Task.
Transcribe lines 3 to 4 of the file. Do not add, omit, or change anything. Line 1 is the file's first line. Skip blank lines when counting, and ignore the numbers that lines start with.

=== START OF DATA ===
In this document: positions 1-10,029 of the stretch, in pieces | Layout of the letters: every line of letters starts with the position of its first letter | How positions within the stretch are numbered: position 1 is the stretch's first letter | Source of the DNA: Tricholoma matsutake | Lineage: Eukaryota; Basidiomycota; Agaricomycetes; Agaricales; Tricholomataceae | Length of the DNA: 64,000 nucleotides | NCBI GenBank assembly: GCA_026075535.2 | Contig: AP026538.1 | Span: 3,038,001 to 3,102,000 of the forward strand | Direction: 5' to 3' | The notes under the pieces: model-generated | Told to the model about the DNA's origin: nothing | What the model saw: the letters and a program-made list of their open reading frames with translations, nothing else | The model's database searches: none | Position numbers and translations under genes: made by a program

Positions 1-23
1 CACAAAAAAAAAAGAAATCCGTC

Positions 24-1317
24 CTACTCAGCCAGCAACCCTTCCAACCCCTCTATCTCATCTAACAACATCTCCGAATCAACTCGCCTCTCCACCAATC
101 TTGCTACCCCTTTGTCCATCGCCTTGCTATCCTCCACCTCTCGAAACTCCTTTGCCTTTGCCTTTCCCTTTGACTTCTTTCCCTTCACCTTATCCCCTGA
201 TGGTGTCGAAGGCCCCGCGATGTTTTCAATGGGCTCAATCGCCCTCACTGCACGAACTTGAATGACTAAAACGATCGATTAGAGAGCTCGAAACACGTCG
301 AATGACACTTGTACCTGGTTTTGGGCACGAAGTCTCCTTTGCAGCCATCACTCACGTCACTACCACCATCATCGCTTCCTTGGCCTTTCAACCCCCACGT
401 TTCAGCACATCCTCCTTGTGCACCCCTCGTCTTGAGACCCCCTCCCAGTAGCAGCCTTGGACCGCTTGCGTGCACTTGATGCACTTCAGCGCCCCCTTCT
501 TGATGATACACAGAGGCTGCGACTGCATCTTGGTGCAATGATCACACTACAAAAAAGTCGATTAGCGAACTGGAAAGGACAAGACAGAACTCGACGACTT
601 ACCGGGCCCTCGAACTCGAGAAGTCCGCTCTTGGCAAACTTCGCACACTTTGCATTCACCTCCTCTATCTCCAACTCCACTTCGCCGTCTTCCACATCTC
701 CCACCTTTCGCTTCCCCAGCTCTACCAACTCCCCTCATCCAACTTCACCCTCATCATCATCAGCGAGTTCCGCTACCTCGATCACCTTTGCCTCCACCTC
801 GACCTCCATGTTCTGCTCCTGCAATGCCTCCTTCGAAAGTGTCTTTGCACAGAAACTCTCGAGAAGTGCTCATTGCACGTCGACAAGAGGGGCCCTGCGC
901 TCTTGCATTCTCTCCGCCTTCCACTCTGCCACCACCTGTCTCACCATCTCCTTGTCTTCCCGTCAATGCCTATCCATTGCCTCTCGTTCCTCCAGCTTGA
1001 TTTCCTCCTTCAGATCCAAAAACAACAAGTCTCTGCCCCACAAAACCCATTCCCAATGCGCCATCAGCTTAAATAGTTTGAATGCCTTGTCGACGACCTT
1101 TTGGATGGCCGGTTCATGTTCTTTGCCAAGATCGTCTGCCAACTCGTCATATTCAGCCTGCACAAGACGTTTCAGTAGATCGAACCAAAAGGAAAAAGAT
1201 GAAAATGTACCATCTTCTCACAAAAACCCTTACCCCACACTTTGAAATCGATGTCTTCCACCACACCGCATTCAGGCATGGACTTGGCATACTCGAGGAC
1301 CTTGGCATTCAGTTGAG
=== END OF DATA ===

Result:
1 CACAAAAAAAAAAGAAATCCGTC

Positions 24-1317